As my blog name suggests, this blog will be like a learning journal. I won't go step by step on each dessert on what to do, but instead focus on the technique(s) I was learning and what I discovered while in the process of making it. I hope you will learn a thing or two, or if anything, use this as a reference and get ideas for your dessert-making. Happy decorating!

Thursday, April 26, 2012

Pinewood Derby Cakes

All cakes-8" vanilla round cake, buttercream frosting
Cars-Rice Krispies treats, rolled buttercream frosting, buttercream frosting, food coloring, melting chocolate, Oreo cookies, skewers for supports

Techniques Used-rope border, shell border, reverse shell border, painting

Focus-the CARS!!!

My husband is cub master and last month was the pinewood derby.  He asked me to do something that would feed 60 people.  The first idea that popped into my mind was making car models, but have them stacked like they do in the Olympics-first place is tallest and in the middle, then second and third follow on the sides.  I was going to make little trophies too, but we decided that it would probably be best if we just made car models, like you would see in a car show or dealership.  We didn't want the winners to think the prize was the car and/or the cake! 

While I was working on smoothing the cakes, my husband worked on shaping the cars with Rice Krispies treats.  Then he smoothed a thin layer of buttercream frosting to smooth out the Krispies and put them in the fridge, to let the buttercream harden a little before putting on the layer of rolled buttercream.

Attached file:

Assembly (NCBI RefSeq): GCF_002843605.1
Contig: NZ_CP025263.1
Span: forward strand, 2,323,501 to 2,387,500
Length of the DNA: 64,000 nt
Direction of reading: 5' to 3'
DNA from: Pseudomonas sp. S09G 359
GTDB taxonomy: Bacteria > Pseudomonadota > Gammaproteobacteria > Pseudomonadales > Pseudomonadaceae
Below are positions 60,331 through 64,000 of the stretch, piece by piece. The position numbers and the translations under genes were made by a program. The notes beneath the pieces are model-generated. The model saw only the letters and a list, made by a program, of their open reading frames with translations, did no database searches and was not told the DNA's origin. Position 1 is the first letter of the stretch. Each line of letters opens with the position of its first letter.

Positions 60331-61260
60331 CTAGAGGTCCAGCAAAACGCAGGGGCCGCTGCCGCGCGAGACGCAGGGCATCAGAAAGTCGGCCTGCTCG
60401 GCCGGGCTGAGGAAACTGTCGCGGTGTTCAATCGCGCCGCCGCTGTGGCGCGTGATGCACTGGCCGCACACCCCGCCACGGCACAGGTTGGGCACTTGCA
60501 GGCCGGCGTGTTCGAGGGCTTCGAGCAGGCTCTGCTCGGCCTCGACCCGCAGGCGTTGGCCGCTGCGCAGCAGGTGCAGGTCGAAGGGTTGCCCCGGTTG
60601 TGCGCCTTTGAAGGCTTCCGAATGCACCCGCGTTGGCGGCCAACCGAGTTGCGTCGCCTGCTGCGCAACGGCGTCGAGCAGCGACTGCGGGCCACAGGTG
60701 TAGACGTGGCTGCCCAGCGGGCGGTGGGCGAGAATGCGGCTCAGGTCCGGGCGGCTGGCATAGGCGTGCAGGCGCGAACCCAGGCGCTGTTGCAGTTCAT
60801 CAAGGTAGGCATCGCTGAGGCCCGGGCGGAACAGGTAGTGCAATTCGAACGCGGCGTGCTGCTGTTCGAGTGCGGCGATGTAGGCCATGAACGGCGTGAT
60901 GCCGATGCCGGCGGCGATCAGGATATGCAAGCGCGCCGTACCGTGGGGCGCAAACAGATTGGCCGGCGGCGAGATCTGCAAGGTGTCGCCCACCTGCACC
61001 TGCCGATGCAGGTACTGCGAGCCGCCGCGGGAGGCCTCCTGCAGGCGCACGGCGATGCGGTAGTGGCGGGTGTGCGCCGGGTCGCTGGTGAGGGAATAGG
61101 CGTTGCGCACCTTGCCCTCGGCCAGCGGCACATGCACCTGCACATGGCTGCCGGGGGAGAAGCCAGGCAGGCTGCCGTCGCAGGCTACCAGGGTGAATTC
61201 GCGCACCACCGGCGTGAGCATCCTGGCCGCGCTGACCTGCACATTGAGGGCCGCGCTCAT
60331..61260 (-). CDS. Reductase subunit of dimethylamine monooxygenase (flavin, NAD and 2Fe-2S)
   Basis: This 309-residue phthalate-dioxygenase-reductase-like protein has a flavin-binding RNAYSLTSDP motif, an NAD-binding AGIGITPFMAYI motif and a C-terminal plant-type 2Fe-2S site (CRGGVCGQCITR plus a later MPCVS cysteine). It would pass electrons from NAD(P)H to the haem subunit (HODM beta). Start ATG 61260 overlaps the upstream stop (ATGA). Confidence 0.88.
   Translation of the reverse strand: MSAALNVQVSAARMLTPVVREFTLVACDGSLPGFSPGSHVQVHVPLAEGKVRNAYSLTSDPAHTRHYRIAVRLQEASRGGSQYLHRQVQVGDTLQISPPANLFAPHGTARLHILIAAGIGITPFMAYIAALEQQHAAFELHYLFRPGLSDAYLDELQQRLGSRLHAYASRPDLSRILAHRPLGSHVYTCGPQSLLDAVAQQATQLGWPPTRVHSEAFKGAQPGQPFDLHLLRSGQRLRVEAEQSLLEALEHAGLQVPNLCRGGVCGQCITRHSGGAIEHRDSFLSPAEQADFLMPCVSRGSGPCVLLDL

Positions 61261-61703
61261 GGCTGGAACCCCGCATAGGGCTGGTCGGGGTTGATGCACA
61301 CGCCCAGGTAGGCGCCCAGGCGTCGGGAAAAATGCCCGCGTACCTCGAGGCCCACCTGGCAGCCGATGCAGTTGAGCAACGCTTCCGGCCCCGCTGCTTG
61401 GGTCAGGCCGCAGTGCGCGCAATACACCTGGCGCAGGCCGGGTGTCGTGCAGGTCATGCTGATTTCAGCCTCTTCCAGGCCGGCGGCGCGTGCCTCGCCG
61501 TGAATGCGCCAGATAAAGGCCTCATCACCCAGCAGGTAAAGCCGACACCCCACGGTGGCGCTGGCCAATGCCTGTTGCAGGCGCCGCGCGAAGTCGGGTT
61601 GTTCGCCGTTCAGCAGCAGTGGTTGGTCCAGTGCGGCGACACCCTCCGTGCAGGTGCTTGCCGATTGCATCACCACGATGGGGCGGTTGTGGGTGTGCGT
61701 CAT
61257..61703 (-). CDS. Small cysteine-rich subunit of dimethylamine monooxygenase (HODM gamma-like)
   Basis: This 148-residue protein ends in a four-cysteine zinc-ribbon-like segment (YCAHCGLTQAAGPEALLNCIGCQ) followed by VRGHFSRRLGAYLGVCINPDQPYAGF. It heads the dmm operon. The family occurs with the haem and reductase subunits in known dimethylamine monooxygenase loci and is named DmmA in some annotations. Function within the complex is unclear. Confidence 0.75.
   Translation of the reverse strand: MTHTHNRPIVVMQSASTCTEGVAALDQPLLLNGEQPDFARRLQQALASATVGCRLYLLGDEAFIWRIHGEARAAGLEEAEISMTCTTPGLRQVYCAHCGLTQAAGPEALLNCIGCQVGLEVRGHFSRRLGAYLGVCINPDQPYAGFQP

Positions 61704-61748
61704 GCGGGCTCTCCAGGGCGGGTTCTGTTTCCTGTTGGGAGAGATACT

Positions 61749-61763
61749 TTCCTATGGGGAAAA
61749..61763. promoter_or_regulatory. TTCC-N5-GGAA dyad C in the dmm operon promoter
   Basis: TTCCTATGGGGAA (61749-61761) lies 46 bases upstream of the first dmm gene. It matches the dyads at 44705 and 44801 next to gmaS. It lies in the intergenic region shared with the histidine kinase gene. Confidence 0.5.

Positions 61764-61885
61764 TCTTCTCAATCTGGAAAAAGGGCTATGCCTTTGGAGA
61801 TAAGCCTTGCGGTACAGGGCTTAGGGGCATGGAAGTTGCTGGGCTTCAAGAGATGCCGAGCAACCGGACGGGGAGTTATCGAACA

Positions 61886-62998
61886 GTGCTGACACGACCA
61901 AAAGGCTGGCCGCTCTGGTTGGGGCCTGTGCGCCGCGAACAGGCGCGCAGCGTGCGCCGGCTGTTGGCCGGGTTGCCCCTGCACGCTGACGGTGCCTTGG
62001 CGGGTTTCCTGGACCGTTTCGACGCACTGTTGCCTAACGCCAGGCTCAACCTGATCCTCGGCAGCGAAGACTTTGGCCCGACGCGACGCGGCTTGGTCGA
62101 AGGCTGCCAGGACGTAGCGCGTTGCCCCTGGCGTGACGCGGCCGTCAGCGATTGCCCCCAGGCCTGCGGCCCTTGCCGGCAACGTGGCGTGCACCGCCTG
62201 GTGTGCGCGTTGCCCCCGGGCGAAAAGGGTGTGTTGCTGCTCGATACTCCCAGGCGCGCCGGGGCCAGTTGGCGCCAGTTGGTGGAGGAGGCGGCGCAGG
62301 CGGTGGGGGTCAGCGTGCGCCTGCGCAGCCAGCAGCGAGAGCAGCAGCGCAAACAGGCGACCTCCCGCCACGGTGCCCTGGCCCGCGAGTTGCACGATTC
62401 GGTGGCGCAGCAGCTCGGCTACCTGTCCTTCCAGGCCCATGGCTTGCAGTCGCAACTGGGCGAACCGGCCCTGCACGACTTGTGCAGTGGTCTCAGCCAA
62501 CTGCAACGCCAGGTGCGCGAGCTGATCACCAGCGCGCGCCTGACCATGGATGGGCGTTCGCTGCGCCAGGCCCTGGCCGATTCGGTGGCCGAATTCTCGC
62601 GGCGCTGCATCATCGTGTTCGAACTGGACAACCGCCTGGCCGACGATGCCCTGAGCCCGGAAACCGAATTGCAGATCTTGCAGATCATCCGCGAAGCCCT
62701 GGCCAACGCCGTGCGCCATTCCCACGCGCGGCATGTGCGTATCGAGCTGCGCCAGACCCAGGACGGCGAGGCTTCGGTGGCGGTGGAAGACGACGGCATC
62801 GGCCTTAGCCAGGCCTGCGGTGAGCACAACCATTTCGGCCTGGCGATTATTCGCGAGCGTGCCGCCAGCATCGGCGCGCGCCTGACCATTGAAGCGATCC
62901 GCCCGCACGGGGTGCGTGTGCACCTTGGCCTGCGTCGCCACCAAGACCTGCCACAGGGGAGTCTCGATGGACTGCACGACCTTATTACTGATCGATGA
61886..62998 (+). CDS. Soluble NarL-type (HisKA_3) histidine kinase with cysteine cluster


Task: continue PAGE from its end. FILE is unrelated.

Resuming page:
My husband had to go to work so I took over.  I wanted the cars to have stripes, so I rolled out some of the left-over rolled buttercream, cut it into strips, and then placed them on the cars.  I then watered down a little bit of the food color gel and started painting.  Once I finished painting, I would then take off the strips and put them in the fridge.  The only complaint I had with this method was that the color never seemed to dry, so if they touched each other, the colors would rub off on each other.  With the little bit of rolled buttercream left-over, I think I will try kneading the color into it and see if the same thing occurs. 

Here are close-ups of each of the different cars:


As I mentioned before, the focus was on the cars, but I also had some borders that I wanted to focus on.  I wanted to see if I could do the reverse shell border as fast as the decorator in this video.  I'm happy to say that it was quite a success, although I think the other cake decorator still would pipe circles around me : ).  I wanted to show a close-up view of the border because I was so proud of how it turned out.

I also focused on the rope border.  Usually, top borders sit on top of the cake, and I think this border looks so much better coming from the side and ending on the top.  I don't know if you can tell with this picture, but the effect I was looking for worked.  I didn't really have a focus for the last cake, so it was mainly trying to make the shell look uniform (see yellow car pictures above).

The numbers were made from melting chocolate.  I strongly advise that you make extra numbers just in case they break.  Also, make sure that the numbers have some thickness to them or they will be more prone to break or melt in your hand.  What I did was trace the number on top of itself 2-4 times so it was at least 1/8" thick.  You don't want your numbers to be really flat.  This would work for thick or thin fonts.  One more thing, when choosing a font, rounder fonts are better than pointy or sharp edged fonts.  The wheels were Oreo Fudge Cremes cookies.  I was planning on getting chocolate filled Oreo cookies, but they didn't have them, so I used these ones instead.  Any chocolate cookie would work though.

These cakes were decorated March 2012.

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